• U.S.

BANKING: 100 Cent Integrity

3 minute read

In the bank crisis of 1930-33 some 37 Philadelphia banks, with deposits of $110,000,000, gave up the ghost. One bank which squeaked by was Integrity Trust Co., witt $47,240,000 of deposits (1931). Integrity, with its assets badly frozen in real estate, was probably saved because it had its crisis before most others.

In the fall of 1931 it was barely saved when twelve Philadelphia banks, investing in panic-prevention, pledged it $50,000,000 credit, deposited $12,000,000 cash. Later the twelve banks, backed up by Reconstruction Finance Corp., forced the resignation of the president, hired instead short, short-tempered George Washington Brown Jr., RFC’s former Philadelphia manager.

With all the heat turned on, George Washington Brown could not thaw the frozen assets fast enough. In 1934 RFC had helped by buying $4,000,000 preferred stock on condition that the twelve banks would use $3,000,000 of their $12,000,000 deposited with Integrity Trust to buy a second preferred issue, give promise they wouldn’t scuttle and run. Still the assets refused to thaw.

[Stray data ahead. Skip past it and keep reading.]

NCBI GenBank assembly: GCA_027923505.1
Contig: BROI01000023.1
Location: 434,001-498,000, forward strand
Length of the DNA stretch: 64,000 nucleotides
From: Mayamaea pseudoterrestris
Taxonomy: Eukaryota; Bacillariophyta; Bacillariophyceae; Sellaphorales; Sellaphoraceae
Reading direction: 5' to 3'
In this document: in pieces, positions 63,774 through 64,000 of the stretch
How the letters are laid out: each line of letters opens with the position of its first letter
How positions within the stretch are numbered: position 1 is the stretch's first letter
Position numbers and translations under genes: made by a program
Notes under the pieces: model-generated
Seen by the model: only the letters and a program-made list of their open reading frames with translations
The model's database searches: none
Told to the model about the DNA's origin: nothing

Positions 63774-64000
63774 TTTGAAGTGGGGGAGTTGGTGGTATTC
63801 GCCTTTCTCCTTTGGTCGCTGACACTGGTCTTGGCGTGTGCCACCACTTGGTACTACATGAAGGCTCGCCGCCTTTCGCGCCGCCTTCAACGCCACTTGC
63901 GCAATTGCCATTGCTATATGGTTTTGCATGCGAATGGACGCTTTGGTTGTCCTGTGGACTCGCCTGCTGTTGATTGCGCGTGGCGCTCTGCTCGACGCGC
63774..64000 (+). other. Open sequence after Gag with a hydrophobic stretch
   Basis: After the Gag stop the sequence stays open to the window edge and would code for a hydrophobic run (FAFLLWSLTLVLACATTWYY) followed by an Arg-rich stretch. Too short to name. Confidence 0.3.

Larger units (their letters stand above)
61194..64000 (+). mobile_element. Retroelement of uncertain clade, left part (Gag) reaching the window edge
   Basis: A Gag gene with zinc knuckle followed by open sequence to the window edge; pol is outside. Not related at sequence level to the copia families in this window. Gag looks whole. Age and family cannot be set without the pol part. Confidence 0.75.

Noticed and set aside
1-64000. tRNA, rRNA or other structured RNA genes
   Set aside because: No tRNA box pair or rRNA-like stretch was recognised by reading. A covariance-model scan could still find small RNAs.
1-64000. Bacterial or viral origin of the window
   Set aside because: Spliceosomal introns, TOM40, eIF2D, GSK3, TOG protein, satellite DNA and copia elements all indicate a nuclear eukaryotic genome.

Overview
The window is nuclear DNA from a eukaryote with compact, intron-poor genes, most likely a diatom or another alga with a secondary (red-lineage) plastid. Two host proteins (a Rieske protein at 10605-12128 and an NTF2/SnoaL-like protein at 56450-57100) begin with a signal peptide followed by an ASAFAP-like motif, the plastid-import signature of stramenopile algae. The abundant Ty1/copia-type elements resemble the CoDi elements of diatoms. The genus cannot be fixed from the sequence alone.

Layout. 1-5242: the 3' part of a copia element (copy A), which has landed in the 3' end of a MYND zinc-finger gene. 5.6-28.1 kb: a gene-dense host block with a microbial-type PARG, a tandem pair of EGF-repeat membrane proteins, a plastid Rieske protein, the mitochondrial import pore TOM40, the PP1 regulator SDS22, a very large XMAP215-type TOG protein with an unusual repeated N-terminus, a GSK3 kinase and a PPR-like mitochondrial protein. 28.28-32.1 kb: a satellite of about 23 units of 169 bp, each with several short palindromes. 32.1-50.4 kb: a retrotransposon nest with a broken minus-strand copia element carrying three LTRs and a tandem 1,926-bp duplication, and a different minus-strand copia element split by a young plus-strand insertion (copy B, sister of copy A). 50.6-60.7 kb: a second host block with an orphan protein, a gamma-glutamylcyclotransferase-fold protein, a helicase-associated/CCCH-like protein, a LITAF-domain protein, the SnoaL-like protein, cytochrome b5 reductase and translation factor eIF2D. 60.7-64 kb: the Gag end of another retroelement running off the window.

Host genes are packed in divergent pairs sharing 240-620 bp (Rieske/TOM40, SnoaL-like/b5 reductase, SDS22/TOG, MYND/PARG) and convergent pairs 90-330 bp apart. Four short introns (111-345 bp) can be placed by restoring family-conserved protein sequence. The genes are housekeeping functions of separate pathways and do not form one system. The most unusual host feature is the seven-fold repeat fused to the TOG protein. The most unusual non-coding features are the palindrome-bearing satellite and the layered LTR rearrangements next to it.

Last summer FDIC examiners wrote LOSS in place of Brown’s “slow assets” and “doubtful assets,” on Integrity’s books, declared the bank insolvent.

The laying out of the body was done by FDIC, local banks and young Jack Bell, newly appointed Pennsylvania State Banking Secretary. Last week they invited the public in to see the damage.

Depositors took no loss because Federal Deposit Insurance Corp. worked out a plan whereby the $6,000,000 of over-$5,000 deposits as well as the $29,000,000 of under-$5,000 deposits which it is obligated to protect were handed over to two other Philadelphia banks. Reason, according to FDIC’s beaverlike Leo T. Crowley: “If we had let a bank like this go it might have had a bad effect on other Philadelphia banks. Also … it would mean a forced liquidation.” First National Bank of Philadelphia got Integrity’s $25,000,000 of commercial deposits, Western Saving Fund Society the $10,000,000 of savings accounts. To the two banks went $14,000,000 of Integrity’s cash assets and an advance of $21,000,000 from FDIC.

Whether FDIC will get its money back depends on how much it can realize on Integrity’s remaining assets, valued on the books at $28,000,000. It hopes not to lose more than $2,500,000. RFC’s $4,000,000 of preferred stock, the twelve Philadelphia banks’ $3,000,000 of second preferred, the holdings of the common stockholders (priced at $215 a share in 1929) were left in the cold. To George Washington Brown went the compliment of being asked to serve as liquidator of Integrity’s frozen assets.

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